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  • Rachel Von | The Journal Gazette The Lindley Elementary team competes during Saturday's VEX IQ Robotics Competition at Weisser Park Elementary School. Winners from the competition advanced to state.

  • Rachel Von | The Journal Gazette Guests enjoy watching teams compete during the VEX IQ Robotics Competition at Weisser Park Elementary School on Saturday February 3, 2018. VIDEO  

Sunday, February 04, 2018 1:00 am

Elementary students compete to robotic supremacy

ROSA SALTER RODRIGUEZ | The Journal Gazette

Fort Wayne's Weisser Park Elementary School gym on Saturday became a competition ring – well, actually several rectangular competition grids – for students' robots.

And not of the Rock 'Em-Sock 'Em variety. That would be just sooooo 1960s.

These robots were mostly square or rectangular boxes with a claw-and-lift apparatus on the front. That feature helped them get through several pre-appointed tasks involving lifting, stacking, dropping and otherwise manipulating objects on command.

Twenty-nine teams from a dozen schools from as far away as Marion and Elkhart competed – and sometimes cooperated – to advance into state and, perhaps, international competition, said Chris Low, a fourth-grade Weisser teacher.

Low coordinated the event, the first VEX IQ Ringmaster Challenge competition at Weisser. The event attracted about 150 students from kindergarten through sixth grade – and about 300 parents, siblings and other onlookers who packed the bleachers while the floor swarmed with competitors.

“We don't allow teachers, parents or coaches to touch robots,” Low said. “(The students) need to build 'em, run 'em, and when they break, fix 'em.”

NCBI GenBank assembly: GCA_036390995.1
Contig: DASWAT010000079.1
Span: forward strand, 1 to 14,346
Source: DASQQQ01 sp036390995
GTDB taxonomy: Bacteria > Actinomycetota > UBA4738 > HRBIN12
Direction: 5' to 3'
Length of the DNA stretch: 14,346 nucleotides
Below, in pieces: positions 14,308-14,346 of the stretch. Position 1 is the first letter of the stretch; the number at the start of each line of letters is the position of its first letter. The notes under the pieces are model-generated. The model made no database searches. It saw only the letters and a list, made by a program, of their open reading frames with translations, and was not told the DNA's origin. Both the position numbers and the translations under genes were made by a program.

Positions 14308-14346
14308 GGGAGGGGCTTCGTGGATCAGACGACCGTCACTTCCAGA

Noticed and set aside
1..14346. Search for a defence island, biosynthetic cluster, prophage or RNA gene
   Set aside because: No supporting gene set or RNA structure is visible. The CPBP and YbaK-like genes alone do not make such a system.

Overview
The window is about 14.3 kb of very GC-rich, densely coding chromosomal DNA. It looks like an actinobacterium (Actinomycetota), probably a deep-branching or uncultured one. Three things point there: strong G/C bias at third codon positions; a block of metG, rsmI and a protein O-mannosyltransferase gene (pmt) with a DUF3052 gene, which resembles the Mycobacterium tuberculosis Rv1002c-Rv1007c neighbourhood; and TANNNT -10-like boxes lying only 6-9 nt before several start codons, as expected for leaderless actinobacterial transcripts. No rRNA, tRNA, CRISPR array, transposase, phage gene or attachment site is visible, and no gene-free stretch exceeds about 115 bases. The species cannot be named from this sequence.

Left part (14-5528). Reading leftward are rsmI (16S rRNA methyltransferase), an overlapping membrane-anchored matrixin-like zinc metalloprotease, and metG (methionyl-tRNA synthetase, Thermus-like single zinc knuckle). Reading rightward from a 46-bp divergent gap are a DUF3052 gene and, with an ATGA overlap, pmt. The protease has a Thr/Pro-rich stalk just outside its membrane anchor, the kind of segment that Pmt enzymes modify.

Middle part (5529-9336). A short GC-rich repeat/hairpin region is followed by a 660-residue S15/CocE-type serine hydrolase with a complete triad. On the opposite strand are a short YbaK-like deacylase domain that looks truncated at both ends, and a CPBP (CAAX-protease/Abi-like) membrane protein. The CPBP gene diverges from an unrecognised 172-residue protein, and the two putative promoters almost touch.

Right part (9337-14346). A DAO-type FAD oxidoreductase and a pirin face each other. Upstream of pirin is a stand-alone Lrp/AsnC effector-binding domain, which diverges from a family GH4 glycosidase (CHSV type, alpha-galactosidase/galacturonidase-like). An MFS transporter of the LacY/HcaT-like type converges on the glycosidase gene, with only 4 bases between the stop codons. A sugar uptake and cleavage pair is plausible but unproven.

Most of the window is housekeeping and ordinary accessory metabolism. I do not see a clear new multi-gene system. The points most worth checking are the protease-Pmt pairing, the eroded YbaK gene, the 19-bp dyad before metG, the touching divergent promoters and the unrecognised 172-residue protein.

The two teams who finished first in a cooperative challenge advanced to state competition – the RoboRingStackerz and the Shamrocks2, both from North Liberty Elementary School in North Liberty.

Also moving on to state is the winner of an Excellence Award – the Eagles from Maplewood Elementary School in Fort Wayne.

The state competition will take place March 10 at Lucas Oil Stadium in Indianapolis. 

Micah Barcalow, a fourth-grade Weisser Park teacher, said the competition is another way for students to exercise creativity. The school fielded five Koala Bots teams.

He said Weisser Park this year changed from a fine-arts magnet school to one with a STEAM emphasis – offering enrichment in science, technology, engineering, arts and math.

Barcalow said he's not only a teacher – he's also a Weisser parent. His so,n Henry, is into robots but also the visual arts.

Henry likes animation and video game design, and has branched out into music by taking piano and ukulele lessons, his father said.

“We have a lot of things going on at Weisser – mostly arts, but for some kids this is more appealing,” Barcalow said of the robotics event.

“I think it's really cool,” he added. “I think it's fun for Henry to have lots of opportunities for him.”   

rsalter@jg.net